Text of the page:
Christ is coming. Not only is Christ coming, but Christ is arriving. The old is passing away and the new creation is at hand. As the great prophet Bob said, “The times they are a-changin’.”

Through the Spirit of God, the risen Christ is transforming the world and all that is in it. Some will be taken with it, some will be left behind. Jesus says that two apparently similar men will be doing the same work in the same field. One will be caught up in the new creation and one will be left behind—desperately clinging to the old ways and the old order of things. Two women will grinding meal together, and—even though no one could tell the difference between them by looking at them—one will be taken and one will be left. One will be caught up by the breath of God, and be transformed into the likeness of the risen Christ. The other one will be left breathing the stale, polluted air of the dying world—unwilling to be moved, unprepared for change.

How, then, shall we live? Christians have often seen their lives as shaped by memories—memories of the events of Jesus’ life. But I don’t think that the Bible allows us to see our lives as shaped only by memories of past events. No. Our lives are overshadowed by a coming event—by an event that even now is breaking into the world that we know. Our lives are shaped by the living God, by the coming Christ. We live in expectation of Christ returning—breaking into time, and establishing justice and peace and freedom.

To be sure, there is a continuity between the past life of Jesus and the life of the coming Christ. But Christ’s work was not finished when Jesus died. Neither was it completed when he rose from the grave, or ascended into heaven. No, my friends. Christ is living and acting, even now! Christ is coming to renew a poisoned creation. Christ is coming to heal the broken and battered victims of our society. Christ is coming to fill the starving stomachs with good food, to beat swords into plowshares, and to shine his light into the darkness of despair.

It is in that light that we are called to live. Any of you who are parents will understand this. You understand how profoundly your life can be transformed by anticipation. When you’re expecting your first child, you live differently than you have before. You see things in a new light. You get things ready so that you won’t be caught unprepared when the time comes. You begin to re-examine your style of life. You feel a shift in the balance of your responsibilities. A coming event—something not yet quite here, but well on its way—begins to dominate everything in your life. In light of this coming event, nothing can ever be the same again.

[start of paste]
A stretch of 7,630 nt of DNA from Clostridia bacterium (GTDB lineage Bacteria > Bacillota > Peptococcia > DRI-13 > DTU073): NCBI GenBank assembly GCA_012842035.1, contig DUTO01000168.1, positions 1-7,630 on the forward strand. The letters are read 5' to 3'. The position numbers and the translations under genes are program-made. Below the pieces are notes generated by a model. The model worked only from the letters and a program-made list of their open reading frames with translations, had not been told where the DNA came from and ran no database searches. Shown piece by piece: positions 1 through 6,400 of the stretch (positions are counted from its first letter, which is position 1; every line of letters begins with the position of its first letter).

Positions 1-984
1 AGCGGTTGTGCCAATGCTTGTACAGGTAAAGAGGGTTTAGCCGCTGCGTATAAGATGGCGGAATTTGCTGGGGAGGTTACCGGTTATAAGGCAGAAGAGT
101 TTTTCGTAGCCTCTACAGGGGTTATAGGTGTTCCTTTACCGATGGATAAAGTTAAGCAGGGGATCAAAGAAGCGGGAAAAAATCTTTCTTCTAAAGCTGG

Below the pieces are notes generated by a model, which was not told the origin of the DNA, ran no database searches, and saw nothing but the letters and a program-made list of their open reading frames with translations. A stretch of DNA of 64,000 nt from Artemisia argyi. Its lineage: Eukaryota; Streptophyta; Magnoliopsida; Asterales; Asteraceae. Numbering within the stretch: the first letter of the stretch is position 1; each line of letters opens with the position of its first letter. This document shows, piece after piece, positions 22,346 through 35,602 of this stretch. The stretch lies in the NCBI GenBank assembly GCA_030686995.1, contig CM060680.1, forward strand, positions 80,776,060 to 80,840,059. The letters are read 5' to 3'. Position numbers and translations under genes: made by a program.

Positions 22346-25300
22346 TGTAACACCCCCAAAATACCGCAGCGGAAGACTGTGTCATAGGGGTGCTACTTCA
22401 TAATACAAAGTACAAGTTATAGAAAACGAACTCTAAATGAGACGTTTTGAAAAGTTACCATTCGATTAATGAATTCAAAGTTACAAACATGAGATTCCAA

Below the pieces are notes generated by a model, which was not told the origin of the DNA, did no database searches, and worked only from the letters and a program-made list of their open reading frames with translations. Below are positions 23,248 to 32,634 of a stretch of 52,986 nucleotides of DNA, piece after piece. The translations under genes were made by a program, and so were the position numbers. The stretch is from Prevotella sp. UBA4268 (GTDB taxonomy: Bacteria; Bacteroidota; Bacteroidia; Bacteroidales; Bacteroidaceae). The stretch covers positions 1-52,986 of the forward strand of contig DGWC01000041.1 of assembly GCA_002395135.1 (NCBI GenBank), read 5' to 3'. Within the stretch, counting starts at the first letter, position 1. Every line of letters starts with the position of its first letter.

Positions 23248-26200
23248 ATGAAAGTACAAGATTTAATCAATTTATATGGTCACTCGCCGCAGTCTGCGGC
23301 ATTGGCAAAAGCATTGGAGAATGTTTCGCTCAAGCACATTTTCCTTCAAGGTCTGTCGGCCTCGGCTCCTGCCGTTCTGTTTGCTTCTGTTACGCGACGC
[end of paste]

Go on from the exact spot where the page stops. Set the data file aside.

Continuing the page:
As Christmas approaches, that coming event, too, changes many things. Our lives begin to revolve around parties and celebrations and preparations. At Christmas, we will remember the birth of the one for whom we are now waiting. Christ is coming, and our lives should revolve around that fact. Our lives are supposed to reflect the hope that we have—the expectation of something new.

In whatever time is left, let’s respond to the call of the Spirit, who urges us to break free from the old world, and to live lives that demonstrate the love and the peace and the justice of the new world.

When Christ comes again, will he find faith upon the earth? We know he wants to. He wants to find his people—you and me—living an expectant faith that shows itself in action:

  • faith that confronts hatred and wears it down with love;
  • faith that confronts greed and overpowers it with simplicity;
  • faith that confronts despair and breaks through it with hope;
  • faith that lives as though Christ has already come.

He wants to find us living lives full of love, joy, peace, and hope … because he is coming!

This is what it means to live out the Gospel we preach. And we can do it. Yes we can! We can do it in Jesus’ name. We can do it through the power of Christ. Thanks be to God. Amen.


Christ the King

Reign of Christ

TEXT: Luke 23:33-43

Then he said, “Jesus, remember me when you come into your kingdom.” Jesus replied, “Truly I tell you, today you will be with me in Paradise.” (Luke 23:42-43)

Every year, when “Christ the King Sunday” comes around, I find it very interesting to read—in publications and on the Internet—what other preachers have said on this day, the last Sunday of the liturgical year. Many of them assume that their audience will have no idea at all of what a “king” is. For them, the main difficulty in preaching about “Christ the King” is that they figure nobody knows what royalty is all about.

Now, maybe that’s because—almost without exception—the preachers I read and hear on the Internet and in magazines are Americans. However, the folks in Canadian churches certainly do know about kings and queens, princes and princesses, and about how royal families work. Ignorance about royalty does not seem to be a difficulty that plagues us Canadians. We’ve had kings before. Then, for 70 years and seven months, we had a queen. And now we have a king again.

So, when we come to “Christ the King Sunday,” the concept of royalty is not foreign to us. We understand that the Sovereign is our Head of State—albeit represented in Ottawa by the Governor-General.